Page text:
The other day I read a blog post where someone had once again asserted that 99.9% of direct sellers lose money. It’s an eye-catching line and it’s memorable. It’s a line that’s often repeated by opponents of direct selling as means of discouraging potential sellers. It’s also false.
In fact, more than half of direct sellers report that their net income from direct selling, after taxes and expenses, is positive. In addition, positive net income is reported by nearly half of new direct sellers – those representing their current company for less than a year. The research from our sales force survey also shows the following:
• 89% of direct sellers rate their personal experience in direct selling as excellent, very good, or good;
• 84% of direct sellers say that direct selling meets or exceeds their expectations as a good way to supplement their income or make a little extra money, and;
• 91% of direct sellers say that direct selling meets or exceeds their expectations as a business where the harder they work the more money they can make.
Does this mean that all of these people are making six-figure incomes? Of course not! In fact, most are probably earning very modest amounts – exactly meeting their goals. One of the advantages of direct selling is that you can set your own goals and develop your own schedule to meet those goals. Many people begin direct selling as a way to earn a little extra money in their spare time – they’re not looking for a fulltime job.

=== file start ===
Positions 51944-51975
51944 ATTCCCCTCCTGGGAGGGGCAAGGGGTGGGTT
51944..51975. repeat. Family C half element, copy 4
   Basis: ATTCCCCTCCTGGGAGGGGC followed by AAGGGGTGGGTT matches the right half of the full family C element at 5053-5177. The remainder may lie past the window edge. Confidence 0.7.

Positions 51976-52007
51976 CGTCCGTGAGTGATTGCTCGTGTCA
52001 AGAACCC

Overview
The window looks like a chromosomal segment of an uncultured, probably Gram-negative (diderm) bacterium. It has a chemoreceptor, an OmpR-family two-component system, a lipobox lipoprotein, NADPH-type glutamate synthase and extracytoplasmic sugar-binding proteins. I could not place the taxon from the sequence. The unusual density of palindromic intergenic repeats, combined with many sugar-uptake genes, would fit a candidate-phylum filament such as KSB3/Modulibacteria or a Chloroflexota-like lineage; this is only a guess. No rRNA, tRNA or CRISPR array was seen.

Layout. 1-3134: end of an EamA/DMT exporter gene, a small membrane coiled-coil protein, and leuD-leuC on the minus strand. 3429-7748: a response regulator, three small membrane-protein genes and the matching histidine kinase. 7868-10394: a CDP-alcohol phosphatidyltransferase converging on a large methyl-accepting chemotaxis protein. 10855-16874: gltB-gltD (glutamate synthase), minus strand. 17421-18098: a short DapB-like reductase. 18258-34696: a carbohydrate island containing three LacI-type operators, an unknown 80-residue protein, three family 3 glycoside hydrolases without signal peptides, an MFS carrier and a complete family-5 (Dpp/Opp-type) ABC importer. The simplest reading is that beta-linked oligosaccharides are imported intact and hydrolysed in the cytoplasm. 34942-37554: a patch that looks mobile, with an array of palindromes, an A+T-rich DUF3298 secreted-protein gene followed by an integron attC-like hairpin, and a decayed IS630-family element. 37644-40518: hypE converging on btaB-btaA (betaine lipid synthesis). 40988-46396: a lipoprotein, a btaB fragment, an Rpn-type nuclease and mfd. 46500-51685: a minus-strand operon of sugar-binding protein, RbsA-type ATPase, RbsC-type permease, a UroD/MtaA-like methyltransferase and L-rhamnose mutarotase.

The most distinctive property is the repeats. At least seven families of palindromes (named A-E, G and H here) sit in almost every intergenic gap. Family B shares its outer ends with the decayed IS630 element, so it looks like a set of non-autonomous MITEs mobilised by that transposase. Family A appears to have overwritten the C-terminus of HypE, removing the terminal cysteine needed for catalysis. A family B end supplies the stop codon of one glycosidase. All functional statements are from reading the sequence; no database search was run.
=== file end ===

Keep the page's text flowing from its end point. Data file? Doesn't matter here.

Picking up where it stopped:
I’ve always found this 99.9% myth fascinating because it essentially asserts that nearly 15.2 million people in the U.S. and 60 million people around the world continue as direct sellers despite losing money. Are we to believe that five percent of the U.S. population would continue in a business where they are losing money? Simply put, most people do not lose money in direct selling.
Further, anyone who gets involved with a legitimate direct selling company should not risk financial loss by doing so. The DSA’s Code of Ethics, for example, is designed to protect direct sellers and customers. Inventory buybacks (which include sales aids) and other provisions of the code allow sellers recourse if there’s an issue with the company.
It is my hope that everyone who tries direct selling will begin with reasonable expectations and a clear understanding of the path to their goal – hopefully information found on this site will help with that.
Certainly, direct selling is not a fit for everyone – but no one should risk financial loss by giving it a try. Managing expectations for new independent sellers is critical for success, and is an issue I’m sure we’ll address more than once on this site.
The bottom line is, just as it’s wrong to tell someone considering the direct selling opportunity that they’re guaranteed to succeed, it’s just as wrong to tell them that 99.9% of direct sellers lose money and that they’re guaranteed to fail.